The performer displays a 16 square grid filled with numbers, mounted on a sheet of Fomcor. He explains to the audience that four numbers will be randomly selected and to preclude any possibility of prearrangement or collusion between himself and any of the participants, a process of elimination will be used.
A spectator is invited to call out any one of the numbers on the board. For example, the number 11, which the performer circles. The performer then crosses out the remaining numbers horizontally and vertically in line with the number 11 to ensure a totally random selection. Explaining that this randomly leaves the numbers 4, 8, 16, 2, 6,14, 1, 5 and 13...a second spectator is asked to select one of these numbers. For example, he selects the number 8, which the performer circles. As before, the performer crosses out the remaining numbers, horizontally and vertically in line with the 8. This leaves the numbers 2,14, 1 and 3. A third spectator chooses one of these, say the 2. The performer circles the number 2 and crosses out the remaining numbers horizontally and vertically in line with the 2. This leaves one number, 13, which the performer circles. Now, the circled numbers, 2, 8, 11 and 13 are added together and the total, 34, is written in the circle above the grid. The spectators have randomly selected four numbers out of 16 which total 34.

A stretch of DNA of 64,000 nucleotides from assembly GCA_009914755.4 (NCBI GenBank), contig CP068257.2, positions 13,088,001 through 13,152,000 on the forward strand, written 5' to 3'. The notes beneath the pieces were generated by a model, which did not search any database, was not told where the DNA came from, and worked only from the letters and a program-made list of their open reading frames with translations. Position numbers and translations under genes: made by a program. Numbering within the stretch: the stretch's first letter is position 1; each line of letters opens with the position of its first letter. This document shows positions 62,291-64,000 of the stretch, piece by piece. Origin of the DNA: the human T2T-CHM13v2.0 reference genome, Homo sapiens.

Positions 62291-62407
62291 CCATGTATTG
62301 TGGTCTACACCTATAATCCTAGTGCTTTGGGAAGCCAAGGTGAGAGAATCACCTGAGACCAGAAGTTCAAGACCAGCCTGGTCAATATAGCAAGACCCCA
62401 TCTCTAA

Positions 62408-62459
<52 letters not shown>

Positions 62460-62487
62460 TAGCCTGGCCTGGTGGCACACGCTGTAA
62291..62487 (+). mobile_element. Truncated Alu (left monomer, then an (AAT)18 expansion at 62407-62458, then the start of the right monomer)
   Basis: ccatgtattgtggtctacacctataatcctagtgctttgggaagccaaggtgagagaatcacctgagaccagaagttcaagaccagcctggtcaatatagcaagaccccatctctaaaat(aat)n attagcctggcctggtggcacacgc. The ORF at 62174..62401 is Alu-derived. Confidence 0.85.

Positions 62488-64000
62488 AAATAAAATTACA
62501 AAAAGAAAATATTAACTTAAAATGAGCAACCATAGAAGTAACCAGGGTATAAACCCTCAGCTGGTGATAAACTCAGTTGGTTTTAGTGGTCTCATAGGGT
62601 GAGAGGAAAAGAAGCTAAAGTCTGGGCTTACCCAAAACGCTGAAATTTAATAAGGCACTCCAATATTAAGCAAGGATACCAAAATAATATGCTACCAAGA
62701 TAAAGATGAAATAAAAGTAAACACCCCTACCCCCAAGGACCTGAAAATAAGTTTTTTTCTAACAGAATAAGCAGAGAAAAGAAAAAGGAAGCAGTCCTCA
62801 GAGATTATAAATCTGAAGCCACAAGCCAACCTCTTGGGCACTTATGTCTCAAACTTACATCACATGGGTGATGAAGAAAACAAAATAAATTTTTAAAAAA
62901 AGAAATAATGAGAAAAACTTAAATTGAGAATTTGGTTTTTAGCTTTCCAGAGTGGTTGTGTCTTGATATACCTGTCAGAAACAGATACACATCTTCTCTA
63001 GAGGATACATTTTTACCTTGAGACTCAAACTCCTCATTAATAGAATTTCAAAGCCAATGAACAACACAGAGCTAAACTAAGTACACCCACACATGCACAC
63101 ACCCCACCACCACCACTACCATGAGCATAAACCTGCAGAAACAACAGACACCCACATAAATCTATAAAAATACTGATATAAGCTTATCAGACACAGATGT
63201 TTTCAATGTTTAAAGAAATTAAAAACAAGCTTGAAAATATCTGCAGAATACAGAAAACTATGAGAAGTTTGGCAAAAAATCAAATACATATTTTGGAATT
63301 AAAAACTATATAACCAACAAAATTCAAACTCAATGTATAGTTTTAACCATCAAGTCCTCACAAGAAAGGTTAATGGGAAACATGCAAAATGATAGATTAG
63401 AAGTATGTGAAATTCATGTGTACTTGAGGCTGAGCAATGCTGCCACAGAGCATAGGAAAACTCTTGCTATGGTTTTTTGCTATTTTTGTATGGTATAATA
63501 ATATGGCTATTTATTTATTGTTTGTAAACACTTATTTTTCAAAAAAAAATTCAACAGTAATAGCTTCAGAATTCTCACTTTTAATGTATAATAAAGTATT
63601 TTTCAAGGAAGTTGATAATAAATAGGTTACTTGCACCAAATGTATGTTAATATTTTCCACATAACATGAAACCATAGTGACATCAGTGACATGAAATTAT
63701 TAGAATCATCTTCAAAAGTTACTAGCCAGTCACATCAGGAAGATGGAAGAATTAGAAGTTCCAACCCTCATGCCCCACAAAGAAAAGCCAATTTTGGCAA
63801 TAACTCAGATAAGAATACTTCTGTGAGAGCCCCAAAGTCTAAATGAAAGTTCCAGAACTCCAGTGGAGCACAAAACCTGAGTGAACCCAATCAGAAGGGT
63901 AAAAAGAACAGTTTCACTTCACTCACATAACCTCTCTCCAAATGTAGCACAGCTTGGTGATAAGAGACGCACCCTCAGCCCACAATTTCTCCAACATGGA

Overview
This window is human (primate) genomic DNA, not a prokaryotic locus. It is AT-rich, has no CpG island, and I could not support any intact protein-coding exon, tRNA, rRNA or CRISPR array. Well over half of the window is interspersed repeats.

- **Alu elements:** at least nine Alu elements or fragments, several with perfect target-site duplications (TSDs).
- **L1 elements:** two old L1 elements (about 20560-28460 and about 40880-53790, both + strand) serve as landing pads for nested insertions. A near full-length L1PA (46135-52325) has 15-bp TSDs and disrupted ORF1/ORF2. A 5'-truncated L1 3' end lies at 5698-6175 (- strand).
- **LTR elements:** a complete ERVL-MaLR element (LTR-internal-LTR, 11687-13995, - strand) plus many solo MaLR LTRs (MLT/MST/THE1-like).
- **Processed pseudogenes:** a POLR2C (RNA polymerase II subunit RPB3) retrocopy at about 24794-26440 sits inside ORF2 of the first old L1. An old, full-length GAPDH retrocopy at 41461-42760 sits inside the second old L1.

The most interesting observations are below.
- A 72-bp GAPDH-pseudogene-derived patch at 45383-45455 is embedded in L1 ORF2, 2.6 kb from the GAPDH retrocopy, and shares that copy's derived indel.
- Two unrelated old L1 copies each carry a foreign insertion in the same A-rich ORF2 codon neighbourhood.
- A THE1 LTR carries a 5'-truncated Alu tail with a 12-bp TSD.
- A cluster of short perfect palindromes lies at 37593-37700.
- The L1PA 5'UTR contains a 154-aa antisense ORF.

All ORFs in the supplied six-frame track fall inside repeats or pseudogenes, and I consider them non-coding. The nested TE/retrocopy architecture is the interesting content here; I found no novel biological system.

The performer turns the board over and there is another 16-square grid filled with numbers. Numbers the performer explains came to him earlier in the day for no explainable reason. He writes the number 34 in the empty circle over the grid and proceeds to entertainingly show that every horizontal, vertical and diagonal row adds up to 34. Every four squares add up to 34. And finally, the four corner numbers add up to 34. Applause.
The "Not-So-Magic-Square" has struck. The revelation at the climax is made as dramatically as in the original Magic Square description. But, there's no work involved. Just great presentation. No peeks! No subtraction! No wallets! No memory!
Both Magic Square effects have been around for many years. Frankly I don't remember who created either one. I do remember Max Maven's outstanding variation that utilized different color markers. I believe it was called Technicolor Matrix. The idea of using one to set up the other, I believe is mine. But, regardless, if it's new to you...I'm happy.
The First Grid forces the number 34. In this example, 8+11+2+13=34
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